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Going Green… When Nobody is Looking

After watching nearly five hours of last week’s boisterous NFL kickoff special in New Orleans, one might forget that the Gulf region is still recovering from one of the worst environmental calamities in American history.  And yet, the media’s recent coverage of the oil cleanup has been sunnier than Taylor Swift’s pre-game ballads.  As bacteria continue to gobble up oil previously expected to devastate the region for years, more scientists and talking heads seem to be latching onto Tony Hayward’s infamous prediction that the environmental impact of the disaster may actually be “very, very modest”.

So let’s just assume for a moment that the clean-up effort, both human and bacterial, is going swimmingly.  Fantastic.  Let’s also assume that lost jobs will return, fishery populations will rebound, and oil-slicked birds will shake that pesky crude off their feathers.  In time, images of the Gulf oil disaster will fade away, yet a quiet disaster remains.

Earlier this month, the White House released a study finding that hypoxia – or low dissolved oxygen – has increased thirty-fold in the United States since 1960, leading to ocean “dead zones” brought on by unprecedented amounts of pesticides and other chemicals funneled through our nation’s waterways.  Simply put, nasty stuff is running off our farms into our rivers and ultimately, our oceans.  The long term impact will likely make the gulf oil disaster look, for lack of a better phrase, “very, very modest”.

So why doesn’t anyone seem to care that the Gulf’s absence of oxygen is destroying our eco-system?

Outraged at the images of the Gulf oil crisis, we cursed out BP, we shook our heads in disgust, and then we kept on pouring motor oil down our drains.  In fact, Americans improperly dispose of 240 million gallons of motor oil each year, with most of it making its way into our waters.  As a point of reference, that’s 50-100 million gallons more than was leaked into the Gulf.  Would Americans stand for 1½ Deepwater Horizon disasters each year?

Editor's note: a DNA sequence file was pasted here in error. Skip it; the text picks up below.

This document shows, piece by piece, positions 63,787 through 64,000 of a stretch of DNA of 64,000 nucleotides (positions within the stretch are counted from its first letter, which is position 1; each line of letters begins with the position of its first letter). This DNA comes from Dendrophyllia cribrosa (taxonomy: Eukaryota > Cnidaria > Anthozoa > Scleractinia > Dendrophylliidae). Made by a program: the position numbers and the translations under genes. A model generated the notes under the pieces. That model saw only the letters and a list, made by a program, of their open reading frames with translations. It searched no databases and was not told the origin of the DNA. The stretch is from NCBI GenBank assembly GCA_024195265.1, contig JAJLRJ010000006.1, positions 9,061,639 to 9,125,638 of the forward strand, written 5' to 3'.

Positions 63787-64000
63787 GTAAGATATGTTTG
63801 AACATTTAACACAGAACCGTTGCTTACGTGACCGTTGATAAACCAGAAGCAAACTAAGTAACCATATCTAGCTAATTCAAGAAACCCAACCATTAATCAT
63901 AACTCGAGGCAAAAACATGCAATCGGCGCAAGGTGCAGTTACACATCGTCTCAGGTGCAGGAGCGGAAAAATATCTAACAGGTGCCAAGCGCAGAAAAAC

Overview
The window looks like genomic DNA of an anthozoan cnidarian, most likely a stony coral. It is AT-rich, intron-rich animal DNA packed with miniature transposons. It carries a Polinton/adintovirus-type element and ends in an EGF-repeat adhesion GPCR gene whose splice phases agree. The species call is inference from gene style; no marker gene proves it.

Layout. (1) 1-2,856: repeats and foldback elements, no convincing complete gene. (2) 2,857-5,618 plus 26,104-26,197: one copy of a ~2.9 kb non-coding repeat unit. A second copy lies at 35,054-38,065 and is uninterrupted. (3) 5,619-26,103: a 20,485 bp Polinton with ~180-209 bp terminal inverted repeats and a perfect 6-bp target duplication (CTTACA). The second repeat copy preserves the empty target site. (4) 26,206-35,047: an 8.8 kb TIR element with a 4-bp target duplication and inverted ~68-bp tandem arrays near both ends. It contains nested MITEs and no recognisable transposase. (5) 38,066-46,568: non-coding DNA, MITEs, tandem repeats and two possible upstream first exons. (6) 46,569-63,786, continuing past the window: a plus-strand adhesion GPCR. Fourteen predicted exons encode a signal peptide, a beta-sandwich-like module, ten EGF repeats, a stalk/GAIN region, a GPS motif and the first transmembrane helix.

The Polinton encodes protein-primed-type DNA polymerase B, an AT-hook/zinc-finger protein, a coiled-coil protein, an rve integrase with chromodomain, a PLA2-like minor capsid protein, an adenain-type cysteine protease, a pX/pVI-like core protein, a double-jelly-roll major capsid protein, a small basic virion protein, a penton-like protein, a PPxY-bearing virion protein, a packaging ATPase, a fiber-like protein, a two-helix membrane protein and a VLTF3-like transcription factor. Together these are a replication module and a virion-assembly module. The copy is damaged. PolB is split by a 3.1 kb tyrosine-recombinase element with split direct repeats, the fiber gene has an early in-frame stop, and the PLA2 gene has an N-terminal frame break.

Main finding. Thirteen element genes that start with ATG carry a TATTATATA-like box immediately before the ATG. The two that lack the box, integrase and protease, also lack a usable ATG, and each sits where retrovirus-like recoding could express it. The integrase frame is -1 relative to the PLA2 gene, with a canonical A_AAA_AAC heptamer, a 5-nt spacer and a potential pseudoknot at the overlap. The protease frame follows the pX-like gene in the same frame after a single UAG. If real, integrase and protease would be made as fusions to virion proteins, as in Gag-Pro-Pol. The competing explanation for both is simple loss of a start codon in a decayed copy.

To borrow from Dan and Chip Heath, the image of oil-soaked wildlife simply sticks in our mind more easily than chemical runoff.  Low dissolved oxygen?  Huh?  If Brian Williams isn’t showing me a clip this evening, it must not exist.  But oil-stained beaches… now that’s a headline.

There is good news.  We can play a role – as consumers and as corporate leaders – to turn the tide of this foul runoff and subsequent quiet degradation of our oceans.  For example, the organic food movement is thriving thanks to an alignment with health consciousness, but the positive environmental impact of widespread organic agriculture can be revolutionary.  When we start making these decisions not just for our own health, but for the health of our planet, pretty incredible things can happen – and businesses have a prime opportunity to capitalize on this shift without having to wait for the next news-worthy disaster.

So the next time you are outraged at images of an environmental catastrophe, think about how we can prevent the next quiet disaster that goes unnoticed.

Image Credit: DigitalGlobe-Imagery via flickr under a CC license

Written by reedbundy

After working in the United States Congress for four years, Reed turned his attention to the private sector to gain a more complete understanding of how business strategies can be applied to foster positive social and environmental change. Since leaving Capitol Hill in 2004, Reed has worked for a clean tech startup, an international development non-profit, and most recently in a marketing/CSR capacity for Green Mountain Coffee Roasters. Reed holds an MBA from the Tuck School of Business at Dartmouth and a MA in international relations from the Fletcher School at Tufts University. In his spare time, Reed serves on the advisory board of the Hurricane Island Foundation in Maine, tutors high school students in Cambridge, and spends as much time as humanly possible outside with his wife, daughter, and dog.

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